Gothic horror from Italy serves up a last-minute shocker

'The Nest'

Source: Locarno

‘The Nest’

Dir. Roberto De Feo. Italy. 2019. 107 mins

A mother’s devotion to her son knows no bounds in The Nest (Il Nido), a creepy, old-fashioned gothic fantasy that cleverly surpasses and upends initial expectations. Director Robert De Feo confidently sustains his premise, and its apparent limitations, until a jolt of an ending reveals a bigger picture. Horror festivals and theatrical interest should follow the film’s world premiere at Locarno (it releases in Italy on August 14).

Genre fans will require patience with a film that favours mood and atmosphere over gore and cheap scares

By fully embracing familiar gothic ingredients, De Feo expertly lulls us into a false sense that we know exactly what to expect from The Nest. The setting is an isolated old mansion that could have emerged from the gloom of an Edgar Allan Poe tale. The atmosphere of dread is underlined by interiors that never seem to see the light of day and poker-faced characters who teeter on the brink of hysteria.

De Feo seems to be aiming for something akin to The Orphanage. The sound design plays its part as footsteps echo down wooden corridors sounding like fists pounding at locked doors. It is little wonder that we see wheelchair-bound 11 year-old Samuel (a suitably wan Justin Alexander Korovkin) as a prisoner in his own home. He is at the mercy of tyrannical mother Elena (Francesca Cavallin), a woman whose dress sense and severe demeanour could have been borrowed from Daphne Du Maurier’s Mrs Danvers. It is her job to prepare Samuel for a future in which he will run “the estate” and build a better future.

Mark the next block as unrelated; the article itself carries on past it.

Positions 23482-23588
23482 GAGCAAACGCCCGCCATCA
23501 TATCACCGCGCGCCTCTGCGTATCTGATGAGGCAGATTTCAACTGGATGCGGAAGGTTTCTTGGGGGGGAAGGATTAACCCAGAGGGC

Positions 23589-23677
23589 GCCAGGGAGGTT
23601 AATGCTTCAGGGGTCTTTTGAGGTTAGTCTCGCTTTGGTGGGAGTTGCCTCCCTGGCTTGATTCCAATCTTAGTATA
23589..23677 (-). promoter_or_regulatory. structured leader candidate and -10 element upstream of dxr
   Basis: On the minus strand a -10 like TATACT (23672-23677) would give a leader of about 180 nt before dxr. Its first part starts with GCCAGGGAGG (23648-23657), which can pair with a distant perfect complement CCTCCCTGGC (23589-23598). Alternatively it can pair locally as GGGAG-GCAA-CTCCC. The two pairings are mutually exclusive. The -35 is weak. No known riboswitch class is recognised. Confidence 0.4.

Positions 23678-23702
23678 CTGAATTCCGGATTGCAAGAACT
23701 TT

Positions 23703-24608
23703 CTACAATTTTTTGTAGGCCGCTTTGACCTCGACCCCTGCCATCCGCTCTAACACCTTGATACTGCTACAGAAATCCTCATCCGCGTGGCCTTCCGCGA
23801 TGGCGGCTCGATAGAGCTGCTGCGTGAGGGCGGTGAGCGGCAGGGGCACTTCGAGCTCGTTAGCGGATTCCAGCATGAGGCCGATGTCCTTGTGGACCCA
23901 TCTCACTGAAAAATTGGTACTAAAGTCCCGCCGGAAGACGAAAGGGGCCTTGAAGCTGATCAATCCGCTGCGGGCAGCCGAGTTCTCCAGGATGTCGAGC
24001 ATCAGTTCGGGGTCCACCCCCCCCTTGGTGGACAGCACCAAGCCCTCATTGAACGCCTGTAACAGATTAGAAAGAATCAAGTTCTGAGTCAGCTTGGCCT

A pre-title sequences captures events ten years earlier when Samuel’s father took flight with his then baby son. A tragic accident leaves the father dead and Samuel with a diagnosis that he will never walk again. Now, Elena has constructed a sanctuary for him. Samuel is never allowed to leave the extensive grounds of their home. A birthday gift of Milton’s ’Paradise Lost’ is one of the many ways De Feo stresses the perils of betrayal or escape.

Quite what “the estate” entails and how it operates remains rather sketchy in The Nest. We do know that Elena’s word is law, that servants tremble in her presence and that disobedience is strictly punished. There is a sinister doctor Sebastian (Maurizio Lombardi in Udo Kier mode) who seems only too happy to deploy his skills, and weak links in the family who are eminently disposable.

Some of this seems a little half-baked and De Feo pushes the gothic excess to the point of parody. Genre fans will require patience with a film that favours mood and atmosphere over gore and cheap scares. It is the icy conviction of Francesca Cavallin’s implacable villainy and our sympathy for the boy as an innocent victim that combine to sustain credibility in a tale that flirts with risibility.

The dynamic changes with the arrival of 15 year-old Denise (Ginevra Francesconi) as a new maid. She has the temerity to introduce Samuel to rock music and suggest that there is a whole world outside that he needs to explore. The sense of Denise as a threat to Elena’s rule focuses the slow-burning narrative and propels The Nest towards an unexpected but satisfying conclusion.

Production companies: Colorado Film, Vision Production

International sales: True Colours

Producers: Maurizio Totti, Alessandro Usai

Screenplay: Lucio Besana, Margherita Ferri, Roberto De Feo

Production design: Francesca Bocca

Editing: Luca Gasparini

Cinematography: Emanuele Pasquet

Music: Teho Teardo

Main cast: Francesca Cavallin, Justin Alexander Korovkin, Ginevra Francesconi